Filed under: Weight loss
Dietary supplement products containing DMAA have been temporarily removed from military stores by the AAFES, but they are still available on the public retail market. HPRC has prepared a list of many of these products to help you watch for them if you are considering the purchase of dietary supplements. DMAA is found most commonly in products sold for bodybuilding or weight loss, but it can also be found in other performance-enhancing products, as well as in recreational party pills. The list also includes other names for DMAA that may be found on product labels. To download the list, go to the Dietary Supplements Resources page under the “Resources” tab, or just
Looking for programs to help manage your weight? The Human Performance Resource Center just posted its new “Fighting Weight Strategies” page, where we have compiled a list of programs and resources, arranged by service, for maintaining overall health and body weight. You can find these helpful resources by going to the Fighting Weight Strategies page of HPRC’s website.
Pistachios contain the “good fat”—unsaturated (polyunsaturated and monounsaturated)—which can help blood cholesterol levels and decrease risk of heart disease. They are also a good source of antioxidants, vitamins, minerals, and fiber. And if you’re watching your weight, pistachios can still be a healthy choice for a snack, as shown in a recent study in the Journal of the American College of Nutrition. Read more about this study and about other pistachio health benefits at www.pistachiohealth.com.
The Federal Trade Commission (FTC) is seeking to bar deceptive claims made by websites posing as reputable news sites to entice consumers to buy acai berry weight-loss products. The FTC says these companies are not “news-gathering organizations” and their claims that acai berry supplements can cause rapid weight loss are unsupported. For more information, read the FTC release: “FTC Seeks to Halt 10 Operators of Fake News Sites from Making Claims About Acai Berry Weight Loss Products.”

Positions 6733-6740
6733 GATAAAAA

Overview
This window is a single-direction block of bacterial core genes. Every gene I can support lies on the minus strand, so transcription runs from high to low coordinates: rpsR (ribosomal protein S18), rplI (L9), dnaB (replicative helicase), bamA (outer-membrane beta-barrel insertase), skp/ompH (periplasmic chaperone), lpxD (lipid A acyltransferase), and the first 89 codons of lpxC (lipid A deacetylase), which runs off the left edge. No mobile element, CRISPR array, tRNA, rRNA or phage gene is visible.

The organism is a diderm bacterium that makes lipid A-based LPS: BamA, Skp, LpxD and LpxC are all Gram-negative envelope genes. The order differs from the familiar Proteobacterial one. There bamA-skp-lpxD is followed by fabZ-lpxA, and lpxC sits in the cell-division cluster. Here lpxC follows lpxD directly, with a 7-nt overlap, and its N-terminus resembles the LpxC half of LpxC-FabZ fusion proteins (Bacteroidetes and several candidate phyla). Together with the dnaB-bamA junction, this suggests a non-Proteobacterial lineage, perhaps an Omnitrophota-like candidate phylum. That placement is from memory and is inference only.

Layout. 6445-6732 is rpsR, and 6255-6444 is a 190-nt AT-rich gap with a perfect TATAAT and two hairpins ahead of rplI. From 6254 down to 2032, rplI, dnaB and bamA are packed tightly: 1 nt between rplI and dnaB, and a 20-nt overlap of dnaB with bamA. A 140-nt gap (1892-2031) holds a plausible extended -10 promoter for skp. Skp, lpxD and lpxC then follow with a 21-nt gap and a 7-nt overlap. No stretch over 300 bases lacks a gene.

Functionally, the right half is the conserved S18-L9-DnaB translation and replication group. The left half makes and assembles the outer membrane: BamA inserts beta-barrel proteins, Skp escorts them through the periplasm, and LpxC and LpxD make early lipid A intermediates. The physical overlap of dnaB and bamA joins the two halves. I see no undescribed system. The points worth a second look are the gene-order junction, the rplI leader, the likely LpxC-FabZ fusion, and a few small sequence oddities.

We know about colas, coffee, tea, and chocolate, but caffeine can also be found in some over-the-counter drugs and herbal dietary supplement products. Energy drinks contain caffeine, and some also contain guarana, a plant with high amounts of caffeine. Yerba mate, green tea extract, and kola nuts are also sources of caffeine, and can be found in weight-loss and performance-enhancing dietary supplements. Be sure to read labels for hidden sources of caffeine.
A recent study by The Journal of Consumer Research looked at the impact of changing the name of a food and how it affects the food choices made by dieters and non-dieters alike. Calling potato chips “veggie chips” and a milk shake a “fruit smoothie” can lead people to make unhealthy food choices. Read more about the study in the article “Many Dieters Eating Wrong Food Due to Misleading Labeling.”
The FDA warns against weight-loss products which don't live up to their claims and can potentially cause serious harm. Dozens of products have been found being marketed as dietary supplements which contain hidden prescription drugs or compounds that have not been adequately studied in humans.
Want to lose weight? Whether you have 10 or 100 pounds to lose, start with a goal of losing 10% of your body weight. Losing weight can feel overwhelming – by setting short-term attainable goals, the end result won’t seem so out of reach. After you achieve the first 10% goal, reward yourself, and then set your new goal.
Military.com ran an article on how Air Force Staff Sgt. Michelle Rose transformed her mental and physical obstacles into a fitness success story.
Click below to access the article.
The October 14 edition of the Recordnet.com (Stockton, CA) has an interesting piece showing how one army recruit (as well as a self-described former couch potato ) was able to loose 50 pounds in order to get ready to report for duty at Fort Benning, GA.